- Hourly, non-exempt. Keep her pay the same, but calculate an hourly rate and reclassify her as hourly, then make sure she gets paid time-and-a-half for any hours worked over 40 in a given week. In Sarah's case, her hourly rate would be $18.75 per hour and her overtime rate would be $28.125 per hour ($18.75 x 1.5).
- Salaried, exempt. Give her a raise so their earnings exceed $913 per week and $47,476 per year. Now you pay her more in salary, but you don't have to worry about paying her overtime. Check out our sample cost analysis below. If Sarah is averaging 50 hours per week or more, this is likely the better option.
- Salaried, non-exempt. Keep her on salary and keep her salary the same at $39,000. But you'll have to instruct her not to work more than 40 hours per week and enforce it with a proper time and attendance system. However, the DOL will still require you to calculate her overtime pay rate ($28.125 per hour in this instance) in the event she does exceed 40 hours worked in a given week.
This example can be applied to almost any employee in almost any business. You may not be an advertising agency or employ someone named Sarah, but if you employ any white-collar workers with salaries under the new threshold, this example applies to you.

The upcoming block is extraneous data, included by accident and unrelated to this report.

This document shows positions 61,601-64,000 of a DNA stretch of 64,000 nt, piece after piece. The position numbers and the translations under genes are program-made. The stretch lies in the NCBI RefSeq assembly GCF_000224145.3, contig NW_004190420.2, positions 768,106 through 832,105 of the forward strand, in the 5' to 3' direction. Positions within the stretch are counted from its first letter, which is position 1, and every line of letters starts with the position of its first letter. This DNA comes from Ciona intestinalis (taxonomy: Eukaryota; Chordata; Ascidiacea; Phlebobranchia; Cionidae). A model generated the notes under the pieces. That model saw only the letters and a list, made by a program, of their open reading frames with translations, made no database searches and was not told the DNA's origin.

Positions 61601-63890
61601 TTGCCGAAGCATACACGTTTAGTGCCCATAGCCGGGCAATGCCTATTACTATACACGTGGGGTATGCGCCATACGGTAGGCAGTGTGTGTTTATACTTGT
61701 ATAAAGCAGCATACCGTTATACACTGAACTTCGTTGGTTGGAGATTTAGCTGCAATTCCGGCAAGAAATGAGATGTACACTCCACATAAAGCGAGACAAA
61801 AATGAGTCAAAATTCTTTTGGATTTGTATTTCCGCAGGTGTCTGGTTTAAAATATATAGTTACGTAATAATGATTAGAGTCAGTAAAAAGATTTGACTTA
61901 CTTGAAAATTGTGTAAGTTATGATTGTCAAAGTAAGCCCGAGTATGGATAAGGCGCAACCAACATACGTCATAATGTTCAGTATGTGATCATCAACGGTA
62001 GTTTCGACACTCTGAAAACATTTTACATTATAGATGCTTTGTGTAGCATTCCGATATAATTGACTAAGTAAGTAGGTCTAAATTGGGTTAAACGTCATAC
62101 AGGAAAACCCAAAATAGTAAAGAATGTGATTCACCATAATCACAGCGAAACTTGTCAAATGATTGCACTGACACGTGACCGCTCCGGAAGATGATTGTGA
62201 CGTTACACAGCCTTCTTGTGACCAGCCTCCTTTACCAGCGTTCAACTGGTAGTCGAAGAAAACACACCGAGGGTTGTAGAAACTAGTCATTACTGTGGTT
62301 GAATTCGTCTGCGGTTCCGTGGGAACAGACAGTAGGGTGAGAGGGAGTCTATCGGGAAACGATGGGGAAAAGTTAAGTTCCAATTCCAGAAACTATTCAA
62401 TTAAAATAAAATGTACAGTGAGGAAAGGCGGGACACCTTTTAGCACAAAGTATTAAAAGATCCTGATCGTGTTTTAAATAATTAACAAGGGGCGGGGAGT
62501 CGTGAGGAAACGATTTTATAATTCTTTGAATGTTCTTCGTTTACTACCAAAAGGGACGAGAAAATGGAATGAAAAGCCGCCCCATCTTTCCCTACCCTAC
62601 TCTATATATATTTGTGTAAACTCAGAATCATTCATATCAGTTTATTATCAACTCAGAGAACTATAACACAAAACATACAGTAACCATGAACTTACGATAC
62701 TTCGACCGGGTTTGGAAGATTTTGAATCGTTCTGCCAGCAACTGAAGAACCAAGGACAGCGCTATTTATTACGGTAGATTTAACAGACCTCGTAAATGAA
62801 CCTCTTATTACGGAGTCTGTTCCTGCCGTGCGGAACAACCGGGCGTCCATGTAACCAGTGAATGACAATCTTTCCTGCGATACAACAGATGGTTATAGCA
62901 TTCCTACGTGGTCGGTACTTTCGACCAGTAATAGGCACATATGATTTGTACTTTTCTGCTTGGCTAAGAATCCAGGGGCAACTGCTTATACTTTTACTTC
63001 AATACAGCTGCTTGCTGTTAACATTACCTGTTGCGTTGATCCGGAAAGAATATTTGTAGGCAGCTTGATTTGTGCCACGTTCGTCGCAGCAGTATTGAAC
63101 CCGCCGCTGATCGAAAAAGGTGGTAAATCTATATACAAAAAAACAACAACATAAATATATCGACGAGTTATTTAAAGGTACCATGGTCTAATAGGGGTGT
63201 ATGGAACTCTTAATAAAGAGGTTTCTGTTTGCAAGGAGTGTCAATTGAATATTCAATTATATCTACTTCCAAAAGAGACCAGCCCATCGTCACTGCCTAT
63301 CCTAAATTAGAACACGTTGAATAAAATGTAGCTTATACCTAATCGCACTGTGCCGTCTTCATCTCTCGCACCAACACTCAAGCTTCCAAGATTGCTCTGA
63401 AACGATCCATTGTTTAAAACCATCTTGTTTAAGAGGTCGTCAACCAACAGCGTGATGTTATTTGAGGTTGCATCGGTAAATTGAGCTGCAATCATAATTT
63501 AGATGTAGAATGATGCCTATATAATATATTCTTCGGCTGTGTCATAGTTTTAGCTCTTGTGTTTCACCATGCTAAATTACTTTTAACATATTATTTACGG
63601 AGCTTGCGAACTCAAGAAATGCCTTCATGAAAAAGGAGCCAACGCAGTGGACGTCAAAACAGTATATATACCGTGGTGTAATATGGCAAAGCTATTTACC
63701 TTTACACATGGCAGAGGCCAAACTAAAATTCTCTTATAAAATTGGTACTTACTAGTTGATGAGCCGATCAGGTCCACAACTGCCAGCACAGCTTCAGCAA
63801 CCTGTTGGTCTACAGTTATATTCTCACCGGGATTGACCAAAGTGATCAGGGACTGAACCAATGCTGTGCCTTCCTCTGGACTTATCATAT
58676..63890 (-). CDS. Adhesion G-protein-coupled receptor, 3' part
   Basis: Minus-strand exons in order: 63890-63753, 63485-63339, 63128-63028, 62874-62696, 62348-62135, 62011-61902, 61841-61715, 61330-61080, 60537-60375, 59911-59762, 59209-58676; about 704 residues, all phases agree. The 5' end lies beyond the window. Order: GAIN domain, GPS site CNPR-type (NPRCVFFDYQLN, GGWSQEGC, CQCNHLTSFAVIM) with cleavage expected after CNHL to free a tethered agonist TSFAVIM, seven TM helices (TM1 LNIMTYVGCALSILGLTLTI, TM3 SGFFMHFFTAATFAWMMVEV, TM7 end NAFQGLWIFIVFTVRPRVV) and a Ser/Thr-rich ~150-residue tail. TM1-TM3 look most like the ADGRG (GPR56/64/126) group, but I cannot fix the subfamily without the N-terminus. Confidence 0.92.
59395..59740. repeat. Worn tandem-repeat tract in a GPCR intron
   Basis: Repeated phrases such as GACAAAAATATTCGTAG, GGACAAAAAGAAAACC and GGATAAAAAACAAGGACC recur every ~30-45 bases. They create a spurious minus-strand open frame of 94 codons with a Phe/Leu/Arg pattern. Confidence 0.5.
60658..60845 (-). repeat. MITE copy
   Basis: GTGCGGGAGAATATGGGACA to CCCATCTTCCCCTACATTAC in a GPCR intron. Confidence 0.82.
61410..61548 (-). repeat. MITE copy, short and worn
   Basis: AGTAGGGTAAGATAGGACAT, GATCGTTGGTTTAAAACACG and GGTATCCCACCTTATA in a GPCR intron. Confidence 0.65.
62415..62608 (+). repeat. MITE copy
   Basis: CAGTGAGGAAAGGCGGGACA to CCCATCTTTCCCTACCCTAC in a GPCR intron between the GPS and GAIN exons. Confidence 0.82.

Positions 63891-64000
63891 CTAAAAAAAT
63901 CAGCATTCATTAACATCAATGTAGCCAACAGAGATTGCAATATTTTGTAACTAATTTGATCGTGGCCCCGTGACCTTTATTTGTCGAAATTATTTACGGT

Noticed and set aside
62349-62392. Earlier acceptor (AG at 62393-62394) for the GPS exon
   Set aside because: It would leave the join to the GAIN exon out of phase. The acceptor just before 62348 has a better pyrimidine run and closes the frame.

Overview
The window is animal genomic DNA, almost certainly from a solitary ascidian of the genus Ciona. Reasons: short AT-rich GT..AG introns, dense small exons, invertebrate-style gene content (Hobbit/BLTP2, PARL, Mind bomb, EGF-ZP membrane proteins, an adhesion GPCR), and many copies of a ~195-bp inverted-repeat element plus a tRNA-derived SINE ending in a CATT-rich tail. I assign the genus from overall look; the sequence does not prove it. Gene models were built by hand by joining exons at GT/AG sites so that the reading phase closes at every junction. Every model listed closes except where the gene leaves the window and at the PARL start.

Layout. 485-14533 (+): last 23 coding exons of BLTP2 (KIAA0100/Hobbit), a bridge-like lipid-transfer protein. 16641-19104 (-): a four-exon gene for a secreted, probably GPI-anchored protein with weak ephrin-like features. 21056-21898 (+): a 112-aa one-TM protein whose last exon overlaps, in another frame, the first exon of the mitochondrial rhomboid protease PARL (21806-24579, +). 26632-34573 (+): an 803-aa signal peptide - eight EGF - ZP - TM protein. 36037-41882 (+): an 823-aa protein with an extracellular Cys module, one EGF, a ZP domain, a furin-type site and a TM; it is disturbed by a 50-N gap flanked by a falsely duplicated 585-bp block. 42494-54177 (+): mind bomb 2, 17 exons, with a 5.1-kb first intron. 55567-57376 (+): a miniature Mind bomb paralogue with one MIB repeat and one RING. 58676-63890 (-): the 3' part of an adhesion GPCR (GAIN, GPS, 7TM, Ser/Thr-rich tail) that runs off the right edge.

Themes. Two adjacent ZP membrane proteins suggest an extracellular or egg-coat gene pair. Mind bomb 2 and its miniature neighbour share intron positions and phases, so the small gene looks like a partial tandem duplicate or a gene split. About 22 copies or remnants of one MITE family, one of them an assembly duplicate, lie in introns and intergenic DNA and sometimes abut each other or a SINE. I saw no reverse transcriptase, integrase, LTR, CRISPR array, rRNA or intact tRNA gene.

Considering the white-collar exemption
It's possible, after all this, that even if your employee earns a salary above the $47,476 threshold, they'll still be required to collect overtime pay for any hours worked over 40 in a given week. That's because the salary threshold is only one of 3 tests an employee "pass" to be exempt from the new FLSA overtime requirements.
In order to be exempt from the overtime mandate, your employee must satisfy each of these critera...
- First, they must be paid on a salary basis not subject to reduction based on the quality or quantity of their work.
- Second, they must meet the minimum salary level, which of course is $47,476 per year (or $913 per week).
- Third, they must pass the standard duties test, which is to suggest their primary job duty must involve the kind of work associated with exempt executive, administrative or professional employees.
Just like receiving a specific salary doesn't necessarily determine an exempt status under the FLSA, neither do job titles. Check out the standard duties test below...